YOUNGSTOWN, Ohio (WKBN) – Anthony Maggio never met Girard Police Officer Justin Leo. But to the New York deputy — who was in attendance for Leo’s calling hours Saturday — Leo is a brother.
“It’s an honor to be here,” said Maggio, from the Ulster County Sheriff’s Department in New York. “It’s an honor to pay respect to a fallen hero.
“No matter where you go or what agency you’re working with, at the end of the day, we all have each other’s back. Through thick and thin, we’re just here for each other.”
Just this year, Maggio’s department lost one of its own officers. After the pain they went through, they know the difference family can make.
“During that incident, we had the outpouring and support of law enforcement across the country,” said Officer George Hill, also with the Ulster County Sheriff’s Department. “We had people from Canada, we had people from California, Texas — it was beautiful to see them come out and support us and understand the pain we were going through.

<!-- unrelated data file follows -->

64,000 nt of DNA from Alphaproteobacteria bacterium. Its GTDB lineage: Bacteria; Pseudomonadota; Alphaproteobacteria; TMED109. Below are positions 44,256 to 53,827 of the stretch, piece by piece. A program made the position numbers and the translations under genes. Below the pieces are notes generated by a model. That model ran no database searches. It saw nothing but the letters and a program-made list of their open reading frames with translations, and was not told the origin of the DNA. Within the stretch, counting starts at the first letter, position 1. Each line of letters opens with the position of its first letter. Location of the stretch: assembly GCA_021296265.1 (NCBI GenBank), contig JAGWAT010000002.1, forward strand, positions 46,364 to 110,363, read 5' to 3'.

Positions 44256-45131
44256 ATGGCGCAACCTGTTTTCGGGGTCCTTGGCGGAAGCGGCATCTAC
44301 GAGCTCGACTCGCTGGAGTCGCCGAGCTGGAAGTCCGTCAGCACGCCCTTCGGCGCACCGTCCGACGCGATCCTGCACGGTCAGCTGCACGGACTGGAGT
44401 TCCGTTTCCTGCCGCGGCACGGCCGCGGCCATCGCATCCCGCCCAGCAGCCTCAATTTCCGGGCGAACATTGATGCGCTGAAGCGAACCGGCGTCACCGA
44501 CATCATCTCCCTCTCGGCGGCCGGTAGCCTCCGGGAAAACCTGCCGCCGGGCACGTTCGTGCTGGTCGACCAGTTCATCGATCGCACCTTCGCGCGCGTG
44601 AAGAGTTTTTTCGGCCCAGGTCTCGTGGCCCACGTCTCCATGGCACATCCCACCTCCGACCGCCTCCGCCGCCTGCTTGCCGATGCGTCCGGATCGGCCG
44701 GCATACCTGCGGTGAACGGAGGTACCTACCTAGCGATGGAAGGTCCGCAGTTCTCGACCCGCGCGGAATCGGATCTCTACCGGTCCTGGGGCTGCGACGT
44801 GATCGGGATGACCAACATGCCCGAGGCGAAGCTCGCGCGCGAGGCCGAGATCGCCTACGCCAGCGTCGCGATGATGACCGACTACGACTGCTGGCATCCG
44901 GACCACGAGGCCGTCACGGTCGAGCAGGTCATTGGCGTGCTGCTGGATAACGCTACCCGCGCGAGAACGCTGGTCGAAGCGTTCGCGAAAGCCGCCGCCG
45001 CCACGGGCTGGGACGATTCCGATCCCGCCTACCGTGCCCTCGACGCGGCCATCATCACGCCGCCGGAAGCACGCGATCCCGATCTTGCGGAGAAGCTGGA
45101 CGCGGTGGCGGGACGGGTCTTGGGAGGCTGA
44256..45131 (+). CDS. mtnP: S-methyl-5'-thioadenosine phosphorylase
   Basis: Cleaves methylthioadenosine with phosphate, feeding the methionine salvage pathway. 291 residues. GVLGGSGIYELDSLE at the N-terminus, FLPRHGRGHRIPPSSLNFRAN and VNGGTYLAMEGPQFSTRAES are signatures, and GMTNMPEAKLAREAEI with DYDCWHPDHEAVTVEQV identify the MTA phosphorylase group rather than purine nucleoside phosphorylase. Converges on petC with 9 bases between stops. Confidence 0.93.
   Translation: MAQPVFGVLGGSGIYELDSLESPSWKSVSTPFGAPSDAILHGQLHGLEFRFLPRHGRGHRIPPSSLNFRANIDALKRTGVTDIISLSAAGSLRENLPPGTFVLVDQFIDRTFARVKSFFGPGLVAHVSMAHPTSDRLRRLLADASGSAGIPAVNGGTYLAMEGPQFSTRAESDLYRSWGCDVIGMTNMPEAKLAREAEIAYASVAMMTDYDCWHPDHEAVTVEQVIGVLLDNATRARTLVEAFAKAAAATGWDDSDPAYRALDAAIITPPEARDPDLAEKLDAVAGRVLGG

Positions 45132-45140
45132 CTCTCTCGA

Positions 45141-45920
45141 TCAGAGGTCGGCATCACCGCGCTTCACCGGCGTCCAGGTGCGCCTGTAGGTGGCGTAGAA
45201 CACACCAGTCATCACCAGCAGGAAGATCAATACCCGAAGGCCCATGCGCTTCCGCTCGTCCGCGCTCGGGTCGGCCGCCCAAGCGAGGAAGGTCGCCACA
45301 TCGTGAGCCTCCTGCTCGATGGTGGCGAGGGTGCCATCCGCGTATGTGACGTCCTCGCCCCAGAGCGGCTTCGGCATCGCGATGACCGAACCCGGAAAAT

“So it’s an honor to come out and to wear the badge and to show them that we are one family. When you take a knee, we’ll be there to help you get up.”
Maggio and Hill hit the road overnight Friday, traveling hundreds of miles to be present for Saturday’s calling hours. Joining them were officers from as far as Texas, Montana and, of course, other parts of Ohio.
“It’s a group of people that do the same thing that’s very dangerous,” said Capt. Dave Rarrick of the Ravenna Police Department. “I think that draws us together.”
And together, they paid their respects, sent up a prayer and said one last goodbye.
“There’s a lot of hugging and people who haven’t seen each other in years,” Rarrick said. “Really, it’s a bonding and you hope you never have to come to any of theirs.”
All the while, reminding their brothers and sisters in Girard of one thing.
“Stay strong,” Maggio said. “Tell the other officers to put one foot in front of the other and keep on pushing forward to do the job.”
“We can’t go backwards — we can’t change history,” said Chief Thomas Rocker of the Marshalville Police Department. “But hopefully people see us here and they realize we are people — we are human.”
Leo’s funeral service is set for 1 p.m. Sunday in Beeghly Center on Youngstown State University’s campus. Doors open at 10:30 a.m. and everyone must be seated by noon.
WKBN will be live streaming the funeral mass on WKBN.com and on air on MyYTV.